ERA21 #02/2020 Architects in the Competition II

kniha editorial

Competing in Architecture

Tomáš Zdvihal

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A Wounded Place. Jan Palach Memorial in Všetaty »

Miroslav Cikán, Pavla Melková / MCA atelier

There is a small house in the village of Všetaty, Central Bohemia, which Jan Palach left one January morning in 1969 and never came back. Last year, the house was opened to the public as part of a memorial to commemorate the legacy of Palach’s sacrifice. The memorial consists of the transformed house, penetrated from one side by a sharp steel prism which holds the entrance, a meditative back garden with a bench and a group of trees, and a separate single-story building housing a museum. The scheme is the winner of the architectural & art competition organized by the National Museum in 2015–2016.

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Years of Our Contests »

All completed projects, for every given year, realized through architectural competitions, are shown on a timeline. Even though the list doesn’t include a large portion of schemes that were never realized (for various reasons), it is still representative of the diversity of typologies and the wide-range of buildings that can be commissioned through design contests. Besides, photographs of the well-known and famous projects prove that competitions usually lead to desired quality. The small icons also illustrate, surprisingly well, the technological and aesthetic developments that architecture has gone through in the last thirty years. 

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30 Years of Competitions in the CR »

Tomáš Zdvihal

A total of 632 architectural competitions approved by the Czech Chamber of Architects were issued between 1993 and 2019. Seven years ago, ERA21 made an analysis based on available data from 1993–2012. We now present an updated and more detailed analysis based on the database kept by CBArchitektura since 2014. The data come from publicly accessible sources such as the Public Procurements Bulletin and the Contracts Register, and from communications with individual actors. Historical data come from professional periodicals and from the archive of the CCA competitions committee. A comparison of these analyses shows that the number of competitions has grown in recent years. Despite this fact, competitions are still scarce – only approximately 2 % of buildings in the CR are commissioned through competitions.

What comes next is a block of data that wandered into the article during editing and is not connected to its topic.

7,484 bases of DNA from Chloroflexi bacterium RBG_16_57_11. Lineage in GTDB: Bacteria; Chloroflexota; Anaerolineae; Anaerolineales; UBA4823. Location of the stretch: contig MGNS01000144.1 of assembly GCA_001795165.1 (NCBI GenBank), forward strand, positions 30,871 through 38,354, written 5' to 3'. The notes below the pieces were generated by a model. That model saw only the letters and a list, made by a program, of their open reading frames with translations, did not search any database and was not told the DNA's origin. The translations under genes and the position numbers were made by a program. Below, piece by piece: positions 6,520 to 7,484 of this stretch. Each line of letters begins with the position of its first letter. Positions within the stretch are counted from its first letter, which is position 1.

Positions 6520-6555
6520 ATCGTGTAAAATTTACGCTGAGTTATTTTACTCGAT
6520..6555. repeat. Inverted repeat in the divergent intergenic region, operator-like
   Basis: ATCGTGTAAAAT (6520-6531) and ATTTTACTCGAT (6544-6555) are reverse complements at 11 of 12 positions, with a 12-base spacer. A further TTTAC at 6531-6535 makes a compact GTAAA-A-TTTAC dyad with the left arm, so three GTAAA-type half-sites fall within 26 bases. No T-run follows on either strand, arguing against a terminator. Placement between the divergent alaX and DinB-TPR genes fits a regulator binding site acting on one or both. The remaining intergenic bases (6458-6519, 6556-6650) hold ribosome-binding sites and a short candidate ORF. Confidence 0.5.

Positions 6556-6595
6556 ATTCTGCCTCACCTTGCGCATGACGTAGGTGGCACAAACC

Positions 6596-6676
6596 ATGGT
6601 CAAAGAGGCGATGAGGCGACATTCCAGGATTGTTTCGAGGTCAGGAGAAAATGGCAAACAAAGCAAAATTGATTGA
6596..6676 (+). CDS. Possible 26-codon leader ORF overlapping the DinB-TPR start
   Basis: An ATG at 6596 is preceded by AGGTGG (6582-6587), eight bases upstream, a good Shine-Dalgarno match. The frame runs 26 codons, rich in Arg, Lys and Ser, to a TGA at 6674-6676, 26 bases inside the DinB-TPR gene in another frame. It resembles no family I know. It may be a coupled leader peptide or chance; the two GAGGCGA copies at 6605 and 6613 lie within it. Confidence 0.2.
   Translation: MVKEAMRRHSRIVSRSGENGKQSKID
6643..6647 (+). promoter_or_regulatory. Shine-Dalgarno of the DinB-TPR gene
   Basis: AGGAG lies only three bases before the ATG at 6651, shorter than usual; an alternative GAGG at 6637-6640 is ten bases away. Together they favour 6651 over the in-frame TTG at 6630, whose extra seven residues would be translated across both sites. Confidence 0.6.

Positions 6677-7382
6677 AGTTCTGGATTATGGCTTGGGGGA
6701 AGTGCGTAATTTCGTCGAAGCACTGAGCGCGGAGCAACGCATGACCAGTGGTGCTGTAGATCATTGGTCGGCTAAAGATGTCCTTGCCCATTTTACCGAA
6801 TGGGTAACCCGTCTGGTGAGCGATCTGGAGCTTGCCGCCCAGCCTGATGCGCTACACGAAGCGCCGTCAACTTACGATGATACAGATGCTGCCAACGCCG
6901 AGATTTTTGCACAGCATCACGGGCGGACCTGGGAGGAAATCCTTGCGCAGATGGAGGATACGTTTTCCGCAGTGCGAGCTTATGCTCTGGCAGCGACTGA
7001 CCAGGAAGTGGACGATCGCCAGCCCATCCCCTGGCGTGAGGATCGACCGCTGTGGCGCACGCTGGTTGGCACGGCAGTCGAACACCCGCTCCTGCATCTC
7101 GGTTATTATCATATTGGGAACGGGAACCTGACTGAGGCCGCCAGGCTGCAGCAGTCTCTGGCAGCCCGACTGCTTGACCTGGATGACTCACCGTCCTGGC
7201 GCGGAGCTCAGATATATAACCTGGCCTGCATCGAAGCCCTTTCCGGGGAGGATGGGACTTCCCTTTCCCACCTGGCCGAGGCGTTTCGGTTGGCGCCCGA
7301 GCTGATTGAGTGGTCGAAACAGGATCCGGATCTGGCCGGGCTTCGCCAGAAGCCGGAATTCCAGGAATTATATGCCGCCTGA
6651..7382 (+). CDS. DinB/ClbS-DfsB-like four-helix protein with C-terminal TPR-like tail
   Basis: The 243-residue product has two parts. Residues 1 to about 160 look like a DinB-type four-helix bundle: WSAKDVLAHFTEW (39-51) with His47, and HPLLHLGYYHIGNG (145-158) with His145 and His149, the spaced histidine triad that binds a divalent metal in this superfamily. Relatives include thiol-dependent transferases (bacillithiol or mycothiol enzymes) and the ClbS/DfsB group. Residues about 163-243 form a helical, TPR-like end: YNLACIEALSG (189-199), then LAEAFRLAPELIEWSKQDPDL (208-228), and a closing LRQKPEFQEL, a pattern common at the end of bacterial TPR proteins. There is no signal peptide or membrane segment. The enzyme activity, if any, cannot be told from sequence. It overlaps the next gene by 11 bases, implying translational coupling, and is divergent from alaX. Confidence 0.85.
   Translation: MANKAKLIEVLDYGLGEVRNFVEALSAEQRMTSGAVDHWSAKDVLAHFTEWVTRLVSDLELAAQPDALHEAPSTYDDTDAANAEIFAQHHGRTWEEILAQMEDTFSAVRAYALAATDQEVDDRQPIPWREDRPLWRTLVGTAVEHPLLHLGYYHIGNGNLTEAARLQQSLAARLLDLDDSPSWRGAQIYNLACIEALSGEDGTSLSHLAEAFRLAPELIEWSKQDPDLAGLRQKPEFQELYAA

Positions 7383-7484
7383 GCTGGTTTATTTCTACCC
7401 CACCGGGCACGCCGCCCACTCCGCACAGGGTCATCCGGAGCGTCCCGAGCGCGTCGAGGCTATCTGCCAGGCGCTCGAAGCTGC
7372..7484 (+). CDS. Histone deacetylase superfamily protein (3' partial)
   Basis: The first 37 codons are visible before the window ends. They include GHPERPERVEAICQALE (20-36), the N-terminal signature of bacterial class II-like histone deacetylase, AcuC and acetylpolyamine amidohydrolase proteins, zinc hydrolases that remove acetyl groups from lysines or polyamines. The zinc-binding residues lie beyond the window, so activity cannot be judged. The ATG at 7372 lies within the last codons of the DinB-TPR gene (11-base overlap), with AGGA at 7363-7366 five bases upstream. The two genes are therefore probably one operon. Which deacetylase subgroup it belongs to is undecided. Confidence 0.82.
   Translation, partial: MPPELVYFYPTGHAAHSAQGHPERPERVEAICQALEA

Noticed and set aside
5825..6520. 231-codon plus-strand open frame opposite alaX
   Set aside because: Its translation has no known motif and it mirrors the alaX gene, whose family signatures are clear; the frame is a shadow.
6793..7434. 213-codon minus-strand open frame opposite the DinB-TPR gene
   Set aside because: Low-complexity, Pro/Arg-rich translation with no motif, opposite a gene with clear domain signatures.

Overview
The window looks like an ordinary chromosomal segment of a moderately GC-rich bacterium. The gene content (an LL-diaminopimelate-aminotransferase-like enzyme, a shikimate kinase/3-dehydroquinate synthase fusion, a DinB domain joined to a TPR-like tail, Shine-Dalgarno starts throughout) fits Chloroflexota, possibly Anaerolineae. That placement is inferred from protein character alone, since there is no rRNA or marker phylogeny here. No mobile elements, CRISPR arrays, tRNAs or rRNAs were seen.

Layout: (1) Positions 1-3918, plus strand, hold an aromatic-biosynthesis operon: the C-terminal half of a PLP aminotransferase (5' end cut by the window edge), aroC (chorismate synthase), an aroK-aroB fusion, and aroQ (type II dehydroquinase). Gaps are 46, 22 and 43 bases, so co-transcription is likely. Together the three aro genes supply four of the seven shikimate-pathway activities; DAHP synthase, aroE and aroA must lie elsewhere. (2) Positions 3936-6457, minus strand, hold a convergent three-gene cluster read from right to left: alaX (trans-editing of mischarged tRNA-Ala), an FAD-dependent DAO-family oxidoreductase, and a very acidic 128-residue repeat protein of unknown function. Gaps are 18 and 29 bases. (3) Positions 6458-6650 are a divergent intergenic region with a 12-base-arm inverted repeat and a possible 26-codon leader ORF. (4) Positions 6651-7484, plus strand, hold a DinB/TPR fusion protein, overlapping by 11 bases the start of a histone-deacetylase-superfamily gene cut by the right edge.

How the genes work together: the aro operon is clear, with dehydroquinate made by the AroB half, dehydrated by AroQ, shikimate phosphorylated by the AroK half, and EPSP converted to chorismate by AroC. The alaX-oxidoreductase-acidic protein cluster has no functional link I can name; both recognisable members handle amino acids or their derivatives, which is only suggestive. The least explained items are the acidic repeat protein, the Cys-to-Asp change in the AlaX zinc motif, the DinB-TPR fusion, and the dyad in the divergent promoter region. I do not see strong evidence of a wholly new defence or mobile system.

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The Public Sector and Small-Scale Commissions »

Miroslav Vodák

The architecture of public buildings and public procurement of architectural and engineering projects are important issues. Sadly, public clients remain largely ignorant about them. They rarely distinguish between tendering for the delivery of consumer material and a complex service. And yet, the architect’s selection procedure and their fee play a crucial role in the final quality of the project and, later, the building. Design contests should be the standard for large procurements where the cost reaches hundreds of millions of CZK. This recommendation is part of the Architecture and Building Culture Policy in the CR, approved by the government. Other procedures, at least resembling design contests, can be utilized for small-scale procurements outside the Public Procurements Act.

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completed project

Brick in the Wall. Prague 7 Town Hall »

Vojtěch Sosna, Jakub Straka, Jáchym Svoboda / Bod architekti

The brand new town hall of Prague 7 is the coveted prize at the end of a very long race. It started eight years ago with the ruling of the Supreme Administrative Court, which decided to hold a local referendum about the criteria for selecting new premises for the Prague 7 municipal authority. Finally, to convert it into a town hall, an unused office building was stripped all the way down to its load-bearing structure and filled with a new program. The scheme won the architectural competition in 2016.

completed project

Peas in a Pod. Sports Hall in Modřice »

Vojtěch Sosna, Jakub Straka, Jáchym Svoboda / Bod architekti

The existing Sokol building from the early 1900s became a key element when designing the new sports hall in Modřice, South Moravia. Its volume, including the typical shape of a gabled roof, was repeated first in the street front, and then multiplied three times in the back, where it articulates the form of the main gym. Thanks to this, the new building fits well with the surrounding small-scale development, even though it houses a 45×25 m sports hall, a fitness gym, dance studio, swimming pool, and other facilities. The scheme won the open architectural competition in 2015.

completed project

Neo-Roundel. New Building for Líbeznice Elementary School »

David Grulich / Grulich architekti